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first_imgThe next pandemic could come from the Amazon rainforest, warns Brazilian ecologist David Lapola, who says human encroachment on animals’ habitats — a likely culprit in the coronavirus outbreak — is soaring there because of rampant deforestation.Researchers say the urbanization of once-wild areas contributes to the emergence of zoonotic diseases — those that pass from animals to humans.That includes the new coronavirus, which scientists believe originated in bats before passing to humans in China’s rapidly urbanizing Hubei province, probably via a third species. HIV, Ebola, dengueSimilar patterns can be seen with HIV, Ebola and dengue fever — “all viruses that emerged or spread on a huge scale because of ecological imbalances,” he said.So far, most such outbreaks have been concentrated in South Asia and Africa, often linked to certain species of bats.But the Amazon’s immense biodiversity could make the region “the world’s biggest coronavirus pool,” he said — referring to coronaviruses in general, not the one behind the current pandemic.”That’s one more reason not to use the Amazon irrationally, like we’re doing now,” he said.And one more reason to be alarmed by the surge in deforestation by illegal farmers, miners and loggers, he added.Bolsonaro, a climate-change skeptic who wants to open protected indigenous lands to mining and agriculture, deployed the army to the Amazon this week to fight deforestation, in a rare protective move.But Lapola said he would rather see the government reinforce the existing environmental agency, IBAMA, which has faced staffing and budget cuts under Bolsonaro.”I hope under the next administration we’ll pay more attention to protecting what may be the planet’s greatest biological treasure,” Lapola said.”We need to reinvent the relationship between our society and the rainforest.”Otherwise, the world faces more outbreaks — “a very complex process that is difficult to predict,” he said.”We’d better just play it safe.” Last year, in far-right President Jair Bolsonaro’s first year in office, deforestation in the Brazilian Amazon surged 85 percent, to more than 10,000 square kilometers (3,900 square miles) — an area nearly the size of Lebanon.The trend is continuing this year. From January to April, 1,202 square kilometers were wiped out, setting a new record for the first four months of the year, according to data based on satellite images from Brazil’s National Space Research Institute (INPE).That is bad news, not just for the planet but for human health, said Lapola, who holds a PhD in earth system modeling from the Max Planck Institutes in Germany and works at the University of Campinas in Brazil.”When you create ecological disequilibrium… that’s when a virus can jump” from animals to humans, he said. Lapola, 38, who studies how human activity will reshape the future ecosystems of tropical forests, says the same processes are in play in the Amazon.”The Amazon is a huge reservoir of viruses,” he told AFP in an interview.”We’d better not try our luck.”The world’s biggest rainforest is disappearing at an alarming rate. Topics :last_img read more

first_imgAll clubs are to be warned to follow the rules governing players suffering concussion following the controversy surrounding Tottenham goalkeeper Hugo Lloris. Spurs have defended their handling of the incident where manager Andre Villas-Boas allowed the Frenchman to remain on the pitch against Everton on Sunday despite having been knocked out in a collision with Romelu Lukaku’s knee and initially being unable to remember where he was. FIFA’s chief medical officer and the Professional Footballers’ Association say, under current regulations, that Lloris should have been substituted. Tottenham’s head of medical services Wayne Diesel said: “Once the relevant tests and assessments were carried out, we were totally satisfied that he was fit to continue playing.” FIFA’s chief medical officer, professor Jiri Dvorak, said if there is any doubt about concussion then the player should be removed from the field of play. Dvorak said there was a “99 per cent probability” that Lloris would have been concussed – and pointed out that Everton striker Lukaku needed an ice-pack on his knee afterwards. “The player should have been substituted,” Dvorak told Press Association Sport. “The fact the other player needed ice on his knee means it’s obvious the blow was extensive. “It’s a 99 per cent probability that losing consciousness in such an event will result in concussion.” Dvorak added that the player’s view should not be taken into account in such situations. He said: “When he has been knocked unconscious, the player himself may not see the reality. “I do not know the details but I know that the Premier League doctors are extremely good and I can imagine that the doctor may have recommended he be replaced. “We have a slogan: if there is any doubt, keep the player out.” Villas-Boas’ decision has been criticised as “dangerous” and “irresponsible” by brain injury charity Headway. Luke Griggs, spokesperson for Headway, said: “We are hugely concerned that a professional football club should take such an irresponsible and cavalier attitude to a player’s health.” The FA has detailed regulations on head injuries and concussion and, although it is understood the governing body is not investigating Tottenham’s handling of the incident, the rules state that anyone suffering unconsciousness should not play again that day. The rules do, however, allow for “a transient alteration of conscious level” following a head injury, which says a player can return to play following assessment by medical staff. Coincidentally, Lukaku was himself the centre of a concussion scare at West Ham earlier in the season when he suffered a blow to the head while scoring, but played on and afterwards said he could not remember anything about his goal. The international players’ union FIFPro also criticised Tottenham for allowing Lloris to continue. The incident was raised by PFA chief executive Gordon Taylor at a quarterly meeting with representatives from the Football Association, Premier League and Football League on Monday, where it was decided to remind clubs of the protocol for concussion. Taylor told Press Association Sport: “I watched the incident on television and I was surprised to say the least that he was allowed to stay on. “We are very concerned that the protocol that involves concussed players was not adhered to and I raised this at the meeting with the professional game’s stakeholders today, and the decision was taken to remind all clubs of the protocol. “Managers should not take these decisions in the heat of the moment and that needs reinforcing.” Taylor said the PFA wants the rules made even tougher so that any player who loses consciousness during a match should be automatically removed from the field of play rather than leaving it up to medical staff to make a decision. Lloris was unable to remember the incident and was taken for a brain scan but given the all-clear. Questions remain, though, over Villas-Boas’ decision. Immediately after the match he told Sky Sports: “The medical department was giving me signs that the player couldn’t carry on, because he couldn’t remember where he was.” In a statement, however, Tottenham said medical staff were “totally satisfied that he was fit to continue playing”. The club did not respond to further questions asking whether Lloris did in fact suffer concussion – under current rules that will require at least a week’s rest and further tests. Press Associationlast_img read more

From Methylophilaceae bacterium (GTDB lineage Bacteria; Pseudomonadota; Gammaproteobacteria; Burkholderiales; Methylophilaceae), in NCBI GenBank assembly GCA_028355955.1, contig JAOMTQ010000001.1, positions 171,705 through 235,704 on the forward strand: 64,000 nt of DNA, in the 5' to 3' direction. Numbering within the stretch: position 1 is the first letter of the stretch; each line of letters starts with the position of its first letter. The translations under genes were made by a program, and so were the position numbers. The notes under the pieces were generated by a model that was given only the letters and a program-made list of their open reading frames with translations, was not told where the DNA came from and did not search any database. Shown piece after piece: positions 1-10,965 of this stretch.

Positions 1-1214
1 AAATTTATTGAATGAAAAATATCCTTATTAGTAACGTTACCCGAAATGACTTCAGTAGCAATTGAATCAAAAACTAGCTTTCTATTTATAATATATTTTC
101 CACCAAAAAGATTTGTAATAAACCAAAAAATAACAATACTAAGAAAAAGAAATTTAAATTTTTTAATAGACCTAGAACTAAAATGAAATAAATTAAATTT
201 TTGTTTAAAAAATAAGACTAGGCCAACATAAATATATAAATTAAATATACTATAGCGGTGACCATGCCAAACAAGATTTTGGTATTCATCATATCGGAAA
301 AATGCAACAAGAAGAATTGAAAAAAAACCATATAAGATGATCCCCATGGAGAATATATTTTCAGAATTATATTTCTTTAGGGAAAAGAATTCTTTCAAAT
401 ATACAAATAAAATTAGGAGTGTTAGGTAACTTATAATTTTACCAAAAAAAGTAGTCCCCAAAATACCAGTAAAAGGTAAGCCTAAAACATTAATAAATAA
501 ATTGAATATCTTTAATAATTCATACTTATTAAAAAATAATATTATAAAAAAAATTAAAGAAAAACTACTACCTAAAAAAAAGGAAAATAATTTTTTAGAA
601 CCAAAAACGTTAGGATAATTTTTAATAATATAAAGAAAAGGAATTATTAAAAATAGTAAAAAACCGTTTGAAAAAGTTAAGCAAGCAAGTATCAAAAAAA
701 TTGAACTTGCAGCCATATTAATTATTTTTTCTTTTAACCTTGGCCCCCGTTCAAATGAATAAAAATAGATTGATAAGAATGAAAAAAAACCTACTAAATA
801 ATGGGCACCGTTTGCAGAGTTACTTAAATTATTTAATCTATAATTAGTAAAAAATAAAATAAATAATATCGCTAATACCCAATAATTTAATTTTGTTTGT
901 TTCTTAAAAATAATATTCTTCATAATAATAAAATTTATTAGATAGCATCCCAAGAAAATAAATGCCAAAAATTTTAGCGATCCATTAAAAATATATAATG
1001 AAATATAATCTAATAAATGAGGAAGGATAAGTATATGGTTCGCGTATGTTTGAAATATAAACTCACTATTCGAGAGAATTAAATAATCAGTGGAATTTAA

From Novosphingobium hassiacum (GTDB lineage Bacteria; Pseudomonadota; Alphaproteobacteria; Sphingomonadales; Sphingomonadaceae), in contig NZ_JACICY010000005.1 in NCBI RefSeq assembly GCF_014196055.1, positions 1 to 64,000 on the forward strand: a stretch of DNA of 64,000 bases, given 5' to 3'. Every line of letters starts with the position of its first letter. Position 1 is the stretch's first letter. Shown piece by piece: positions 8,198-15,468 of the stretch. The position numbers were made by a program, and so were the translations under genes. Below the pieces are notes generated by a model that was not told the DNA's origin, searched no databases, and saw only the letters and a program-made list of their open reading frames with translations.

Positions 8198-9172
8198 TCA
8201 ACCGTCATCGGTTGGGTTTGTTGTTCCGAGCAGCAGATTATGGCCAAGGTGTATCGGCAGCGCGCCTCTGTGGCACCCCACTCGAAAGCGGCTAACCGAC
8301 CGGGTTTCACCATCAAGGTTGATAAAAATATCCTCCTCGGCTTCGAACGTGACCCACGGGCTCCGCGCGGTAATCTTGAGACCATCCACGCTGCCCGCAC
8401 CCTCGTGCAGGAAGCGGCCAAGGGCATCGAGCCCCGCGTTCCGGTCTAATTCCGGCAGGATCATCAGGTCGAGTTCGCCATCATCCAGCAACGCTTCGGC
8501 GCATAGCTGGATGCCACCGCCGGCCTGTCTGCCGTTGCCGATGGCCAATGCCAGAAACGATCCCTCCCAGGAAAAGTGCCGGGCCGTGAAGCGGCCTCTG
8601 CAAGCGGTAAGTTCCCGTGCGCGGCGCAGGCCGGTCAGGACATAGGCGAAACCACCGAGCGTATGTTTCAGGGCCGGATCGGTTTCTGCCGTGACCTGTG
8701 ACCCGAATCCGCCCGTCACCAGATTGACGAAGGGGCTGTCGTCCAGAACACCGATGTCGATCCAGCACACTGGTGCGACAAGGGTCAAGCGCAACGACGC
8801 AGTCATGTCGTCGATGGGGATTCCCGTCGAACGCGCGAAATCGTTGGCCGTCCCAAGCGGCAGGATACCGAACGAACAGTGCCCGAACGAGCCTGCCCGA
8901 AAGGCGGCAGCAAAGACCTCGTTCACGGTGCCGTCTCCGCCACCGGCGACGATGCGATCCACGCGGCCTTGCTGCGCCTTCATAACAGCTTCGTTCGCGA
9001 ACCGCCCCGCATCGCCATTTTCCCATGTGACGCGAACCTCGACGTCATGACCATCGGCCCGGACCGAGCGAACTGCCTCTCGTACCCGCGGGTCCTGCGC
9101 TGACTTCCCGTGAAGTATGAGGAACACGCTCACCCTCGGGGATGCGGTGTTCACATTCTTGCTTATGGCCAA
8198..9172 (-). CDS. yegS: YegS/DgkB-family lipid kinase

first_imgFormer Arsenal and France midfielder Robert Pires, a member of France’s 1998 World Cup-winning squad, has announced his retirement from football at the age of 42.Pires started his career with Metz in France, before spells at Marseille and Arsenal, where he won two Premier League titles and three FA Cups between 2000 and 2006. He is the last member of the 1998 winning France squad to retire.”I’m 42 years old …. We must say stop and above all must give way to young,” Pires said on beIN Sports on Thursday.Pires won the European Championship with France in 2000 and also had spells at Villarreal and Aston Villa. He played for FC Goa in the Indian Super League until he was released in March.last_img read more